Blood Donation in the UK - The Church is ‘doing something amazing’!

Blood Donation in the UK - The Church is ‘doing something amazing’!

“Do something amazing; give blood”. By hosting Blood Donation sessions in Church meetinghouses throughout the UK, the Church is helping the NHS Blood and Transplant’s familiar slogan, and the highly desired outcomes behind it, achieve a broader fulfilment.

Throughout 2014 there were 190 blood donation sessions held in 24 wards and branches across 14 stakes. The vast majority of donors in sessions held in LDS buildings are not actually members of the Church but for the brief time they pass through one of our meetinghouses they have what for many may be their first encounter with the Church.

The chart shows how donations have grown over the last six years totalling 18,024 individual donations in 2014 through LDS meetinghouses.

Now, approximately 5% of all blood donated in the UK comes through an LDS Church meetinghouse, and in terms of the good it is doing, Theo Clarke, Lead Donor Relations Manager for the NHS Blood and Transplant says, “Although this isn't exact, each blood donation has the ability to save or improve the lives of up to 3 adults or seven babies therefore the 18,024 donations in 2014 helps 54,000 adults or 126,168 babies. As I say the figures are guestimates but they're impressive none the less.”

All wards and branches with an LDS Meetinghouse are invited to contact their local NHSBT office and offer the meetinghouse as a free venue for blood donation sessions. Each stake Director of Public Affairs has access to a ‘How to Guide’ that walks through the process of approaching the NHSBT. This also includes guidelines referring to Church policy on not offering Tea and Coffee on these sessions in Church buildings.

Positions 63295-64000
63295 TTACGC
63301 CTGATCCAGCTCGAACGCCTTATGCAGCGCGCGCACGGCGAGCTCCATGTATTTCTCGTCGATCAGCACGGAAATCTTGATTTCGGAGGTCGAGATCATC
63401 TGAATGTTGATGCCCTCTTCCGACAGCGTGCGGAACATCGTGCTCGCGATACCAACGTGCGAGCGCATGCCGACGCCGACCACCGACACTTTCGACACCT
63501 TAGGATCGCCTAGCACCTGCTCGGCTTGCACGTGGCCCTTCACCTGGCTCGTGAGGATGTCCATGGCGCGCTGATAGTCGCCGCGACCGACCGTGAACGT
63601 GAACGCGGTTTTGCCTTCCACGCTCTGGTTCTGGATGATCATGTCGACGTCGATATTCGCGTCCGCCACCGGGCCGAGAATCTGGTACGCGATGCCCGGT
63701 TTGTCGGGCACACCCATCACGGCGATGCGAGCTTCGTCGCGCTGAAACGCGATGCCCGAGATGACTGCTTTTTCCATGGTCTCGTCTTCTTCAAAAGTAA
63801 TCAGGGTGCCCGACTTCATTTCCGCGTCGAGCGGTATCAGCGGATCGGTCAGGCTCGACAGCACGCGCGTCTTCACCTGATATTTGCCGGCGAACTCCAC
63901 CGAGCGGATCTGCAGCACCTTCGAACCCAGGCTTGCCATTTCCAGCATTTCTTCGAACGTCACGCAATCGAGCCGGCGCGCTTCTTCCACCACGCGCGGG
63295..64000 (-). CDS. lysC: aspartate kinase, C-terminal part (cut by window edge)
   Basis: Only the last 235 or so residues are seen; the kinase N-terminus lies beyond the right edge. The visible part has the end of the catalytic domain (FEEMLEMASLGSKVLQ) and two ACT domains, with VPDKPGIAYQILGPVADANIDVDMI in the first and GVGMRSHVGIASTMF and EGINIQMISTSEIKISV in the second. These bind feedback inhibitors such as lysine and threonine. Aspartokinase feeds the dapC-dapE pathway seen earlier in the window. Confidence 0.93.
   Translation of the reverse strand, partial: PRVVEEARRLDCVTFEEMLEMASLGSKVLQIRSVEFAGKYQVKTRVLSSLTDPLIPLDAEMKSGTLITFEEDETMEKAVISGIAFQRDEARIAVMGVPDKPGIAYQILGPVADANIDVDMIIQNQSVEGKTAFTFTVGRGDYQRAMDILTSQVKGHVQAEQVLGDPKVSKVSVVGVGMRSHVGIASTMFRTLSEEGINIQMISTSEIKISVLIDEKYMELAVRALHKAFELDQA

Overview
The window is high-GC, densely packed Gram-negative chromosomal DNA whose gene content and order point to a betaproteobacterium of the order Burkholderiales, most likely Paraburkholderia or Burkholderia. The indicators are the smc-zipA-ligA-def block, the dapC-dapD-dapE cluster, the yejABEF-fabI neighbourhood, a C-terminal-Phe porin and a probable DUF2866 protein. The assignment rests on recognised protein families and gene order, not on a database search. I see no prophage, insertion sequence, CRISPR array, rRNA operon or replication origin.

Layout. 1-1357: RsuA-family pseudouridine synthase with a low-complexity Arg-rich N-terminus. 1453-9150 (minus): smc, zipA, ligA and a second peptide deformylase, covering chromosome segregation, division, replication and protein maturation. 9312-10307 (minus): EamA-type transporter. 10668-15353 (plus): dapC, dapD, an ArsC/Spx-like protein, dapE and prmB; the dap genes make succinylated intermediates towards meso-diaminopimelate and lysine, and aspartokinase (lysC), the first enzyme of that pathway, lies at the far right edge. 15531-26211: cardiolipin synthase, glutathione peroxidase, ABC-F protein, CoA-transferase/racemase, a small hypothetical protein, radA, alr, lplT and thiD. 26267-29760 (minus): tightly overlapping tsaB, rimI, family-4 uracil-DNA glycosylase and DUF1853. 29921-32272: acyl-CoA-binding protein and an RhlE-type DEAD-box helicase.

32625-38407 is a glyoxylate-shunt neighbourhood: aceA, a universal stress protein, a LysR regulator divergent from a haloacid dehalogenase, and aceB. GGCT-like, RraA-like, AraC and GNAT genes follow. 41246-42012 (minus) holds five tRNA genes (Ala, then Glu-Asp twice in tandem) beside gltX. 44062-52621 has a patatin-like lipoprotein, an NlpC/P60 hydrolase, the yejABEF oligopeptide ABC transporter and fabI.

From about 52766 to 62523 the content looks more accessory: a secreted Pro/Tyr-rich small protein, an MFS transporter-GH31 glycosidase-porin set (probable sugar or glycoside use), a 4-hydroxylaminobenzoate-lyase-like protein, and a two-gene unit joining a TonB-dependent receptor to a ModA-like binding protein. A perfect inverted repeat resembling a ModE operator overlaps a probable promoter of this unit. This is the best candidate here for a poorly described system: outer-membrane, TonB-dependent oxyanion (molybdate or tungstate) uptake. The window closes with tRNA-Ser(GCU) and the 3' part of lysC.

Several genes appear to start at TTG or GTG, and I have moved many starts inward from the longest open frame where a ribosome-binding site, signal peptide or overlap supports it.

As the Church moves forward with the strong relationship it has built with the NHSBT many more lives will be saved and improved because of the blood collected in our meetinghouses. Furthermore, community relationships will be enhanced as tens of thousands of members of the public have the opportunity to enter one of our Church buildings perhaps for the first time. One word of caution when they do come to give blood; we must remember that this is not a missionary proselytizing moment. We should not seek to engage them in missionary discussion. Please just let them come and donate blood and leave unsolicited. Of course, should the Church ambience or one of our excellent pieces of religious artwork provoke a question on their part, we should be on hand to give an answer but please let them approach us rather than the other way round.